Tahitian Mourning Dress in the Cook/Forster Collection, Göttingen
This Tahitian mourning dress was one of many artifacts collected by the German traveler and naturalist Johann Reinhold Forster (1729–98), who took part in James Cook’s second expedition to the Pacific (1772–75). After Forster’s death, the dress was given to the Academic Museum in Göttingen by his heirs. The inventory list of Forster’s “South Sea Things” [Verzeichniß der Forsterschen Südseesachen] describes different parts of the mourning dress, i.e., a breastplate and other details made from mother of pearl, a collar made from pieces of the same material, and feathers from tropical birds. Similar dresses brought back from Cook’s voyages can be found in collections in Honolulu, London, Oxford, and Florence.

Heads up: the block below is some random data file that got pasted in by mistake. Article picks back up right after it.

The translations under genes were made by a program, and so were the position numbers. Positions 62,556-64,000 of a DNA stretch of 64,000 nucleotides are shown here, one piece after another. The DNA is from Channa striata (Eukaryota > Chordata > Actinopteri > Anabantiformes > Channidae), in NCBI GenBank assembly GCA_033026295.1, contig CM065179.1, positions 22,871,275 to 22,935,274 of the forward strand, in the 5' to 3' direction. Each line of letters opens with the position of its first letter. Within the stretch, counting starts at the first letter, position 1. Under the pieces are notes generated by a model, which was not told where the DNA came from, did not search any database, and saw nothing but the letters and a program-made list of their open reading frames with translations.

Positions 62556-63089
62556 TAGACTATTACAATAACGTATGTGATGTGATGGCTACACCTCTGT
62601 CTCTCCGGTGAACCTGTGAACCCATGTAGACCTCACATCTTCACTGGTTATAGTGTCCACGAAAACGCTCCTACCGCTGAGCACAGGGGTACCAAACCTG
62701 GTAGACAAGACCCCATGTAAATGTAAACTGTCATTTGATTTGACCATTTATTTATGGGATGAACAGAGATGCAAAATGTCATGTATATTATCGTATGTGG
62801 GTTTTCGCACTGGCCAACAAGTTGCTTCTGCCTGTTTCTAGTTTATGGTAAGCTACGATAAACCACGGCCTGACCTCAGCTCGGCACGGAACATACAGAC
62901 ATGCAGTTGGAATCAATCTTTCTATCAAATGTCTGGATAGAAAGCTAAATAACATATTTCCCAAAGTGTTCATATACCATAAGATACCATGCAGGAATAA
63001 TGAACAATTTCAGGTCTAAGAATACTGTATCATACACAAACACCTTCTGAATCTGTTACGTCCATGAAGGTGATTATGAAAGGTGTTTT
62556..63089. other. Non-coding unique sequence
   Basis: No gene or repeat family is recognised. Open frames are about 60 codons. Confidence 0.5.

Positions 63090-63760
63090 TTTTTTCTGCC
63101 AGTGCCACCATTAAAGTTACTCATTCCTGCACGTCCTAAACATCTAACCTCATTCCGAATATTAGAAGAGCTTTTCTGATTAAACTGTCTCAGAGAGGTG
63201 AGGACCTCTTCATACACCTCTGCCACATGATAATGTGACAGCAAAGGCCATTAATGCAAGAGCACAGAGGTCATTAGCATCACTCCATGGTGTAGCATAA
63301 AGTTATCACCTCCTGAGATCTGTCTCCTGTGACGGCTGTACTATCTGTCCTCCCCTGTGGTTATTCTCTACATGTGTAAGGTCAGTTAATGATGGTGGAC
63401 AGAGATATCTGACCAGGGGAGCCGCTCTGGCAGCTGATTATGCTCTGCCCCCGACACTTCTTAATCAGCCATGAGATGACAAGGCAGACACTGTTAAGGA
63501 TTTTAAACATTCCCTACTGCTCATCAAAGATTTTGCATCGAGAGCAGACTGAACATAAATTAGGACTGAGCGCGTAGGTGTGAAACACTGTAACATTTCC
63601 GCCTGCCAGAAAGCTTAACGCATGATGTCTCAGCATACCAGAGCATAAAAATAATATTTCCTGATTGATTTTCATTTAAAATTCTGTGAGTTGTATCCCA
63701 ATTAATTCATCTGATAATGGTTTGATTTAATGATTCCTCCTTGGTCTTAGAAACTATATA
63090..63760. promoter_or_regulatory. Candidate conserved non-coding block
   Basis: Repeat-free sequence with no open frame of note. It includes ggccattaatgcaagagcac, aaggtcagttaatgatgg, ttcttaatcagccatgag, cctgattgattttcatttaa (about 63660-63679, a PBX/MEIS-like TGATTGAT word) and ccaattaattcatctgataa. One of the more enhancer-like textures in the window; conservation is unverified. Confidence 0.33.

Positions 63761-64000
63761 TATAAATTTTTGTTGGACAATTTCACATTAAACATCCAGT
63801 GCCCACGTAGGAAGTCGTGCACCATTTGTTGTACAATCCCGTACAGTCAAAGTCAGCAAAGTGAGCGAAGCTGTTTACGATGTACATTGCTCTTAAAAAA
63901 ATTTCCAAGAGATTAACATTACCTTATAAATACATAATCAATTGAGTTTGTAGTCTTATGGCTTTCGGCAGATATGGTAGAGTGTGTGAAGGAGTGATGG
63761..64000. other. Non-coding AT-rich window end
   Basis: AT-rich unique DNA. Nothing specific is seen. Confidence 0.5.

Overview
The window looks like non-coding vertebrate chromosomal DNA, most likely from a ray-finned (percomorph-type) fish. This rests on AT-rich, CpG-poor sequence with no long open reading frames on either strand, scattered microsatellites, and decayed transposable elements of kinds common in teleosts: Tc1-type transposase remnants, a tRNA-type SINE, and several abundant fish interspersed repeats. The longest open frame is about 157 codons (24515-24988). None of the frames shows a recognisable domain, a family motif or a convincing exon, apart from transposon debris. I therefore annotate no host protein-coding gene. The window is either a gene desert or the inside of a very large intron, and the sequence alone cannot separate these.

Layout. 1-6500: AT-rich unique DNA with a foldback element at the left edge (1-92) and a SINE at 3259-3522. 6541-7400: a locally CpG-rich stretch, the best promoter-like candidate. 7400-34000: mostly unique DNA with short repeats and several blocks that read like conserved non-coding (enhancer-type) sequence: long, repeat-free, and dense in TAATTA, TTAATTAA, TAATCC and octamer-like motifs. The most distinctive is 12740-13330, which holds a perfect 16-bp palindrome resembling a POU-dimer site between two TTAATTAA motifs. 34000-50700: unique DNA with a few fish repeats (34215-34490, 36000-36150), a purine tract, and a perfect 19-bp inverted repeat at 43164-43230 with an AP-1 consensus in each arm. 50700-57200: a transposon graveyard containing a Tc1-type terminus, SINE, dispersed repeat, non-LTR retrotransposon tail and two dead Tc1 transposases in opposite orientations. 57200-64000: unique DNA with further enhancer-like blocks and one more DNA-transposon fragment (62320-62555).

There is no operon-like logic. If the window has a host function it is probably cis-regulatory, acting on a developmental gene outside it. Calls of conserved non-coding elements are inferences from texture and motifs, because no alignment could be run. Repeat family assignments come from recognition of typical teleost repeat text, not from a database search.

Source: Cook/Forster Collection, Institute of Social and Cultural Anthropology and the Ethnographic Collection, University of Göttingen.
© Institute of Social and Cultural Anthropology and the Ethnographic Collection, University of Göttingen.